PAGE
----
Changing How Police View Policing: The Broken Mirror Theory: Account and Commentary Surrounding the Constructive Evolution of Police Training in Kentucky 1996-2016 John Bizzack Ph D

ISBN: 9781515398400

Published: August 15th 2015

Paperback

194 pages


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Changing How Police View Policing: The Broken Mirror Theory: Account and Commentary Surrounding the Constructive Evolution of Police Training in Kentucky 1996-2016  by  John Bizzack Ph D

Changing How Police View Policing: The Broken Mirror Theory: Account and Commentary Surrounding the Constructive Evolution of Police Training in Kentucky 1996-2016 by John Bizzack Ph D
August 15th 2015 | Paperback | PDF, EPUB, FB2, DjVu, AUDIO, mp3, ZIP | 194 pages | ISBN: 9781515398400 | 9.51 Mb

The premise of Changing How Police View Policing is that much of the traditional manner in which police have been pre-screened, selected and hired, then trained and assigned to their work is broken, outdated and largely ineffective for police work inMoreThe premise of Changing How Police View Policing is that much of the traditional manner in which police have been pre-screened, selected and hired, then trained and assigned to their work is broken, outdated and largely ineffective for police work in todays society. Furthermore, how police view themselves and their work can be successfully molded and shaped through selection practices and training irrespective of the long-standing culture within policing and to constructively strike at the root of dysfunctional selection and academy systems.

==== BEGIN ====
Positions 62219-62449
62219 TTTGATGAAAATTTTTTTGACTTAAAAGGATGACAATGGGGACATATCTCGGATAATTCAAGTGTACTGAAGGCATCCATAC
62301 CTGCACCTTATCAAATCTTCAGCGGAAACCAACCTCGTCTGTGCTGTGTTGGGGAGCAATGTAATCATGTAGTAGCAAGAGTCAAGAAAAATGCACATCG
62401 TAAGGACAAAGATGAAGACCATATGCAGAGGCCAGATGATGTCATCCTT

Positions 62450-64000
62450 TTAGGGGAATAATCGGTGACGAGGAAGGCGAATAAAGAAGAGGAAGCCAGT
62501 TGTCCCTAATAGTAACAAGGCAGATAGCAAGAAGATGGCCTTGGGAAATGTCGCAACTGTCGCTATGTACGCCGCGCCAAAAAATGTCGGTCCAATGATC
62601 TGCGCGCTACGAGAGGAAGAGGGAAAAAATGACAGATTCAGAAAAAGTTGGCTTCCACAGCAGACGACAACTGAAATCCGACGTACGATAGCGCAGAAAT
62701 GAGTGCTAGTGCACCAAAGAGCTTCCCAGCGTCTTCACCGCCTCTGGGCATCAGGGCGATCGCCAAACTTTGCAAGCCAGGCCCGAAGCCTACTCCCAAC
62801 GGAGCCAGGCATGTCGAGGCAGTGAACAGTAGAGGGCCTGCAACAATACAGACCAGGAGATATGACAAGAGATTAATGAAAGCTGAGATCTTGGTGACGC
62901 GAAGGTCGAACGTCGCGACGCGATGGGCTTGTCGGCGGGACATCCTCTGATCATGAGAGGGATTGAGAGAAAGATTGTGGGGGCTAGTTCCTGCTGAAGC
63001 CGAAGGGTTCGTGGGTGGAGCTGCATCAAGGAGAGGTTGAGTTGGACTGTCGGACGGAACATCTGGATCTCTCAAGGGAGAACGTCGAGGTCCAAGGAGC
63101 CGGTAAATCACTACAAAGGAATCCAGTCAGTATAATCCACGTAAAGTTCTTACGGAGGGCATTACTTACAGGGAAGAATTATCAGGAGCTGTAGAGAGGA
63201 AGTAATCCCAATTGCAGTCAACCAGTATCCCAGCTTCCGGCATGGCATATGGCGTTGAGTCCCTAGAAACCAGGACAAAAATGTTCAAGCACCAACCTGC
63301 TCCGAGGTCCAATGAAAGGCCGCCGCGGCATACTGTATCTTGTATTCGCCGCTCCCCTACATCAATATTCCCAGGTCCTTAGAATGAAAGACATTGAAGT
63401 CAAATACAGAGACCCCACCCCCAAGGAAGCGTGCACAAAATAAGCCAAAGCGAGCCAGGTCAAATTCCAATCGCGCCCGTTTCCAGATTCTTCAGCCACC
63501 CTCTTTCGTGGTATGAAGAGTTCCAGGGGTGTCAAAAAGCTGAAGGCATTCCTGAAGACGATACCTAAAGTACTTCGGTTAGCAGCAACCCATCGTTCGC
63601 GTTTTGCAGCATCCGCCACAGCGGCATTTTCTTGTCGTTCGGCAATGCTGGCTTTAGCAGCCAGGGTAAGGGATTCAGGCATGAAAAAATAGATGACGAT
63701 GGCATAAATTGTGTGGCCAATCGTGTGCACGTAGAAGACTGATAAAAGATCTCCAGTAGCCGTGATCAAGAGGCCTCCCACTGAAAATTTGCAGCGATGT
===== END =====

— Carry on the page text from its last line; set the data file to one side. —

A new paradigm, one that systemically incorporates and consistently addresses all areas of selecting and preparing our police, only occurs over a period of time. Shifting the mind-set of the policing institution is a theme that threads most past and contemporary research and experience together for nearly a century. At times in our history this has been painfully clear.

The struggle, challenges and difficulty in how this may effectively be accomplished has always been the question and collective problem. The systemic model designed and used in Kentucky began to effectively address this question and problem. It continues to fine tune as it further advances the process of changing how police view themselves and their work under the principles of the Broken Mirror Theory.

Kentucky is indeed unique when it comes to how police are trained to think about policing. No other state demands the level or quality of training methods Kentucky has adopted. No other state has the distinctive legislatively approved funding mechanism to support the effort. No other public safety training program carries the distinction of pioneering by becoming the first nationally-accredited, state-wide police training program and now carries a second accreditation from a separate national accrediting body.

No other state has the combined experience and education of faculty to deliver this style of training. In strict comparison, no other state requires as many basic training hours to become certified police officers and few police training centers around the nation have the state-of-the-art facilities and appropriate environment in which to conduct the serious business of police training. This book chronicles the history of the evolution of this work, provides insight into the details of how it came about, and why.

It also offers many reasons why this approach to constructively evolving how police view themselves and their work cannot be accomplished through quick fixes or political tinkering.



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